While it is true that both instruments favor the domicile of the defendant as the main criterion for their application and value such domicile as ‘general forum’, there are two instances in which the defendant’s domicile loses (part of) its significance. This is the case when an esclusive competence (art. 16 or 22) or a choice of court agreement (art. 17 or 23) exists.
In the latter case the decreased importance of the criterion of the defendant’s domicile is signaled by the circumstance that the application of art. 17 (or art. 23) needs only that one of the parties, not necessarily the defendant, is domiciled within the territorial scope of the Convention (the 1988 text reads “If the parties, one or more of whom is domiciled in a Contracting State”).
This concept is even better specified by art. 4 of both Lugano 2007 and Brussels I Regulation. Finally, it is dealt with in a (temptatively) definitive way in the Recast (Reg. 1215/2012, art. 25) that renders the domicile of both parties irrelevant (“regardless of their domicile”).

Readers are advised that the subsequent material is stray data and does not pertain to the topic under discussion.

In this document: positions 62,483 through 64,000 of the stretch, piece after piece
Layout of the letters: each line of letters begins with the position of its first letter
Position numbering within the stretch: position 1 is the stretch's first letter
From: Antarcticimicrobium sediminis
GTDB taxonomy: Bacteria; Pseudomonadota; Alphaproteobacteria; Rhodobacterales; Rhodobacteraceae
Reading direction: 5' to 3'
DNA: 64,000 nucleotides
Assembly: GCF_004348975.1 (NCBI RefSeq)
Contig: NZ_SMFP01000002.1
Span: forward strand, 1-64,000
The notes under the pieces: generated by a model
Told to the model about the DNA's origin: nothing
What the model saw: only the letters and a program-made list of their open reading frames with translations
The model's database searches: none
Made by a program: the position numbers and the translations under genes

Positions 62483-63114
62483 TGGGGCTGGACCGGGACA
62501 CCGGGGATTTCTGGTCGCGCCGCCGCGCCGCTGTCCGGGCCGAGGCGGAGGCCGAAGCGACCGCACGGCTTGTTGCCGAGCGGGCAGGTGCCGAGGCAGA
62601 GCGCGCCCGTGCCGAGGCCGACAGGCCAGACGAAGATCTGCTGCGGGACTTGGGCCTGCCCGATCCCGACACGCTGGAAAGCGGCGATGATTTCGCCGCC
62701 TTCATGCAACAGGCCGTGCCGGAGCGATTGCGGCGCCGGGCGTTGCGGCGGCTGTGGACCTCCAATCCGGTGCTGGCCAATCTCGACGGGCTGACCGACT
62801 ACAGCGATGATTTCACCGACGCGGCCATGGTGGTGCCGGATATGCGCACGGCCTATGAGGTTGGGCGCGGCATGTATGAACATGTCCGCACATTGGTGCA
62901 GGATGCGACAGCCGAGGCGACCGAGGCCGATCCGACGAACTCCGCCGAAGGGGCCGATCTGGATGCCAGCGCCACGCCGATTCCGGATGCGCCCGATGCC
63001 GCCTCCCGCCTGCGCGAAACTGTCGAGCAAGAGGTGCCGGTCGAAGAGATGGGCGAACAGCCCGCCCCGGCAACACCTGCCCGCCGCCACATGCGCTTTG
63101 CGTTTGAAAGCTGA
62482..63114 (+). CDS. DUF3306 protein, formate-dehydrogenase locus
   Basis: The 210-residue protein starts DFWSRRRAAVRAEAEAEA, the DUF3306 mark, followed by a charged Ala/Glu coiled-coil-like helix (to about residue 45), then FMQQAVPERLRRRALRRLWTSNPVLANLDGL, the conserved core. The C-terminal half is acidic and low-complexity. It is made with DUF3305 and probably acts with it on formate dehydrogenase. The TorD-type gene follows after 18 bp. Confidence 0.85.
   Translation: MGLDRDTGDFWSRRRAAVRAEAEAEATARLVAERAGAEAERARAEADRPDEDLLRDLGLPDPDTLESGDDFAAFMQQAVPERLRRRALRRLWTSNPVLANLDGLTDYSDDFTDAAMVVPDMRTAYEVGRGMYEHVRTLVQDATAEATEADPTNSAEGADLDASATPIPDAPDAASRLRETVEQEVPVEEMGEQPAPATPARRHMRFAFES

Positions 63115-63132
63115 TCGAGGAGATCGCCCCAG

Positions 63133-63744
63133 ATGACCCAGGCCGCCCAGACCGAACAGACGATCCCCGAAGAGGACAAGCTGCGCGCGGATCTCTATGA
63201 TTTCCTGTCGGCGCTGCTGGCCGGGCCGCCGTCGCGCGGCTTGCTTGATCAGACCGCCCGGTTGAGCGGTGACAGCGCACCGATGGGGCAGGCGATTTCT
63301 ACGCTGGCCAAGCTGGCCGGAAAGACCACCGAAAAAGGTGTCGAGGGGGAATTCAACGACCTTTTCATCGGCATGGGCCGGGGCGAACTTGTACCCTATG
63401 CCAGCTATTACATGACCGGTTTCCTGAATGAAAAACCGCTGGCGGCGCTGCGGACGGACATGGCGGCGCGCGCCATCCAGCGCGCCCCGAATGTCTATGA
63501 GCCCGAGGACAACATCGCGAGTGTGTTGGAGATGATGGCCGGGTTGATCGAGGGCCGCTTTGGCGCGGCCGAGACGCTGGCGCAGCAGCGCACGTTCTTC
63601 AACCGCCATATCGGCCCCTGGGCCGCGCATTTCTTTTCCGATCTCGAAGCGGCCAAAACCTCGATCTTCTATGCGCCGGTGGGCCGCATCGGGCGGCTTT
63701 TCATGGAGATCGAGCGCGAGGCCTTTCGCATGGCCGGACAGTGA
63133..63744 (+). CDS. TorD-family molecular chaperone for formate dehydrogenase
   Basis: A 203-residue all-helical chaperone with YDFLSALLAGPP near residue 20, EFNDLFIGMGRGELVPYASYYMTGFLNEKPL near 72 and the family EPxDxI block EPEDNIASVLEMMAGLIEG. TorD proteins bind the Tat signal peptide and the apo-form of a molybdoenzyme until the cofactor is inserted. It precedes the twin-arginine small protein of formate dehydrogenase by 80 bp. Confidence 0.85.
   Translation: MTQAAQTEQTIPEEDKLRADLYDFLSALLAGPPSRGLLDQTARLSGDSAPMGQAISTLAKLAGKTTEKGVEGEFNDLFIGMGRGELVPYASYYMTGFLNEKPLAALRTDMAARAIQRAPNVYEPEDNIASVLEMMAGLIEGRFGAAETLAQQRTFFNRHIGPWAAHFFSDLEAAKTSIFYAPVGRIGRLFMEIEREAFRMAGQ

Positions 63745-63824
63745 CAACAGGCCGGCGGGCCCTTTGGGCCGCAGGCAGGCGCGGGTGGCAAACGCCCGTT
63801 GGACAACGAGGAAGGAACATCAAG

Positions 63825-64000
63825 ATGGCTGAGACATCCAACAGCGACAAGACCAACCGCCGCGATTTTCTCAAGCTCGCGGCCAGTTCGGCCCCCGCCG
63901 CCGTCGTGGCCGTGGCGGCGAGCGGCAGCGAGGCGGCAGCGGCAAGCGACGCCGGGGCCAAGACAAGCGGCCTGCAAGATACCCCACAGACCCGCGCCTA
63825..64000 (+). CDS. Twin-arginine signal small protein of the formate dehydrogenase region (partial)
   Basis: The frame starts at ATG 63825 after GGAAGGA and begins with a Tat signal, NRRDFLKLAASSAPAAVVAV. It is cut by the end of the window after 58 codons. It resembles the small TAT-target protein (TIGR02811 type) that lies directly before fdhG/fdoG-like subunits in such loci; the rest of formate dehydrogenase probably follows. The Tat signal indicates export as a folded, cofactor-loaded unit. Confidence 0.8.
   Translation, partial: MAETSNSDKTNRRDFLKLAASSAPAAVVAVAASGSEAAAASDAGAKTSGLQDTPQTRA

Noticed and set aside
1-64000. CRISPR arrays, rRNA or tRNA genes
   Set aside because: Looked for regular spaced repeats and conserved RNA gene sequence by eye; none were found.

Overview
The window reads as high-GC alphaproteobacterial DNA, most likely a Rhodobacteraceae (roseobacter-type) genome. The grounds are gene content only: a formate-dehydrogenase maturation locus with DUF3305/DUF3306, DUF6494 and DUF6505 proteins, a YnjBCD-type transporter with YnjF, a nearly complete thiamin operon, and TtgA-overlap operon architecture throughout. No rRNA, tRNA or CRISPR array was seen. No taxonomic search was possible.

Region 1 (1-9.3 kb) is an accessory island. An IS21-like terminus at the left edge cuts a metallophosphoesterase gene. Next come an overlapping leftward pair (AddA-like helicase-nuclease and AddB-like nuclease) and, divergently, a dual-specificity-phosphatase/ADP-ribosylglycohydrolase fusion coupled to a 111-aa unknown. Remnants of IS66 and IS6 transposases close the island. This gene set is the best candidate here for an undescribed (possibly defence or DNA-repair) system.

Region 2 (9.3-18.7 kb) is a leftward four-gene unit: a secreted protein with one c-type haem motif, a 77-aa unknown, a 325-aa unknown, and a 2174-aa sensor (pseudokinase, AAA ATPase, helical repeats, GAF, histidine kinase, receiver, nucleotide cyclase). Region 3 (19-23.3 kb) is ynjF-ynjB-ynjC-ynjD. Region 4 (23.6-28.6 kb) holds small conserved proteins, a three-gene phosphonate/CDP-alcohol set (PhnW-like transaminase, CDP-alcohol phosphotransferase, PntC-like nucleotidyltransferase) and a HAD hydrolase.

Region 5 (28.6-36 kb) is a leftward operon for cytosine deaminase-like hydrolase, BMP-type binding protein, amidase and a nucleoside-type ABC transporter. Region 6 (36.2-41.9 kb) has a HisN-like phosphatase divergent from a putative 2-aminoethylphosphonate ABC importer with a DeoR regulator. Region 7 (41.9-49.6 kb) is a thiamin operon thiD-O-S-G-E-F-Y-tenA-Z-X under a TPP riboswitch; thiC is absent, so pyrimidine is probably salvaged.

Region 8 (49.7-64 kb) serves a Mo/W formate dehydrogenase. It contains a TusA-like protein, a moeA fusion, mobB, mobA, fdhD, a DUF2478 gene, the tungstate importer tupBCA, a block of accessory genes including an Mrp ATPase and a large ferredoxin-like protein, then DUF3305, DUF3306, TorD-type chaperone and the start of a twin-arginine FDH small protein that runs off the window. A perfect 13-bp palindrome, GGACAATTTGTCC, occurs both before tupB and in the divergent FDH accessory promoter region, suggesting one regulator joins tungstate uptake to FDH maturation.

What really matters in the economy of the provision is the choice of a judge belonging to a Contracting (or to a Member State).
Once we have shown that art. 17 (and art. 23) has partially different characters and scope of application from the rest of the Convention, it follows that the dilemma posed by art. 54(2) or 64(2) should be solved by treating the second prong as a lex specialis for choice of court agreements. Hence, the French judge should have applied the Brussels Regulation in lieu of the Lugano Convention.
The consequence is that a judge of a Member State will always apply Brussels I when the chosen judge belongs to a Member State and at least one of the parties is domiciled in a Member State (after the recast, it will simply always apply ‘Brussels I recast’). It will apply the Lugano Convention if the chosen judge belongs to a Contracting State that is not part of the EU.